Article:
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Friday, September 21, 2007

What Cookiegate tells us about the meeja

There's much talk about "failures of management" and "scapegoating" around the Blue Peter Kitten Scandal and the Liz Kershaw Fake Phone-in Farrago. I don't know about all that.
This I do know. People who work in the media have a very curious relationship with their listeners/viewers/readers.
When they're getting in touch to congratulate you they're fine upstanding citizens, individuals of great taste and discrimination. When they're complaining about anything, expressing an opinion which doesn't chime with yours or otherwise failing to behave, they are dangerous lunatics with too much time on their hands and you are free to make as much or as little of their contributions as you choose.
Why? Because at root people in the media think they're clever and cooler than we are. It's the new British class divide. On one hand the people with the cool toys. On the other the hapless consumers of pablum.
Obviously the Blue Peter team had decided that they would prefer their kitten to be given the media-friendly, Chiswicky name "Socks" rather than the comparatively clunky "Cookie", the kind of name that Mums call from the back doors of Barratt homes. Obviously it doesn't matter a damn what the creature is called, which is why they fiddled it. It's also why they should have left it alone.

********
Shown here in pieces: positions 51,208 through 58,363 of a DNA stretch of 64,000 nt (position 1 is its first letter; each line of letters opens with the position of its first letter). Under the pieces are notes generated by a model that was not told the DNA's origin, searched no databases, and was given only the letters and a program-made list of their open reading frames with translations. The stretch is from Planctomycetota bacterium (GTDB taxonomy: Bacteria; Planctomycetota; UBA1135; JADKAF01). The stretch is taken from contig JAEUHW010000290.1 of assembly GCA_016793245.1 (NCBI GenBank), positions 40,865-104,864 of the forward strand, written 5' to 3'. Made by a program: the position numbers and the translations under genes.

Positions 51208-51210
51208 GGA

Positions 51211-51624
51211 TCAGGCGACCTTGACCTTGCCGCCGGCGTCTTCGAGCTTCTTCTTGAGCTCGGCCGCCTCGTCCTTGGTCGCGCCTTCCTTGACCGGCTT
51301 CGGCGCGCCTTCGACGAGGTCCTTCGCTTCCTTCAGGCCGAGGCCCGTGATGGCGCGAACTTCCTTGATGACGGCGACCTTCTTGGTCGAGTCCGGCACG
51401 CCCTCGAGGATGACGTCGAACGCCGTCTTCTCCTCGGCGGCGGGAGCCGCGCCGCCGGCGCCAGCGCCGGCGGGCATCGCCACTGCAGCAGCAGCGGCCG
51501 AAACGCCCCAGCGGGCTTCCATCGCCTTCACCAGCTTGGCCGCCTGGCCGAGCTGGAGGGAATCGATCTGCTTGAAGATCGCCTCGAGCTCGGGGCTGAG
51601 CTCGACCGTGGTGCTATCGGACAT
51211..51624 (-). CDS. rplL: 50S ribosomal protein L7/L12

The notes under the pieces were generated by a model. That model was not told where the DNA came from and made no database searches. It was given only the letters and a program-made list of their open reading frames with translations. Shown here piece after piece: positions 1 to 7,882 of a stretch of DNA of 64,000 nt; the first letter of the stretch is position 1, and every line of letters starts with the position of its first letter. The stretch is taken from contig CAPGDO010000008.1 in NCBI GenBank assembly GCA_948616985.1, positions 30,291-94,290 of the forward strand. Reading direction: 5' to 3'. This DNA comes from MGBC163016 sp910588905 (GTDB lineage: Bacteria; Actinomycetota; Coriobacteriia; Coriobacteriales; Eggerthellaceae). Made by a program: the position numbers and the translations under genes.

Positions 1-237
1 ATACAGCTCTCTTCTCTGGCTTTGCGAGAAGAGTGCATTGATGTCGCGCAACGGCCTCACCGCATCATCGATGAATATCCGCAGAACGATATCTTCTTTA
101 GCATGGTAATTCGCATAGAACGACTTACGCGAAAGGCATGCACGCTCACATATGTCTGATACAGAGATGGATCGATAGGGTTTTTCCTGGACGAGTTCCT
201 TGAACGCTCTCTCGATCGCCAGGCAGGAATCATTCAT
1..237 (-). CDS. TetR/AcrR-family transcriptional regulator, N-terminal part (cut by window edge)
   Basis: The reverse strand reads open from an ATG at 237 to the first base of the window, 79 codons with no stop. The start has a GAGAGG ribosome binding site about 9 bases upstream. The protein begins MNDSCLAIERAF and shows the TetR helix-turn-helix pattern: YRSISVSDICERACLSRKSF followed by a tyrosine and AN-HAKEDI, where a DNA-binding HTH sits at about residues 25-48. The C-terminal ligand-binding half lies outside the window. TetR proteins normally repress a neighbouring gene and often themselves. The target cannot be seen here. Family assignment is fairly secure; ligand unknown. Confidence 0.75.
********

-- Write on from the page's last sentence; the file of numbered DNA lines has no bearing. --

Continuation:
It's the triviality of these issues that somehow points up how wrong the decisions were. Was any listener to Liz Kershaw's show going to care if they recorded a few shows so that they could have the weekend off? Probably not. So why go to the trouble of faking a phone-in competition, having one of your production team (production team? 6Music?) "win" the prize and a few listeners wondering why they can't get through?
How much contempt do you have for your actual customers to do that?
In the early 80s, when I was at Smash Hits, we launched the first Readers Poll. We got over 30,000 poll forms back. We didn't take a sample. We didn't send them to an outside agency. We sat there and counted every single last vote. I remember weekends spent in that office putting ticks next to Adam Ant and Toyah on huge pieces of cardboard and then crossing them off ten at a time. We weren't trying to be particularly virtuous. It just seemed the least you could do for somebody who'd bothered to fill in a form.
Many of the people who filled in those forms as kids are now grown up and running the media. I run into them all the time.I have a strong feeling that many of them are not as scrupulous in their dealings with the public as we were with them. But then, that's kids for you.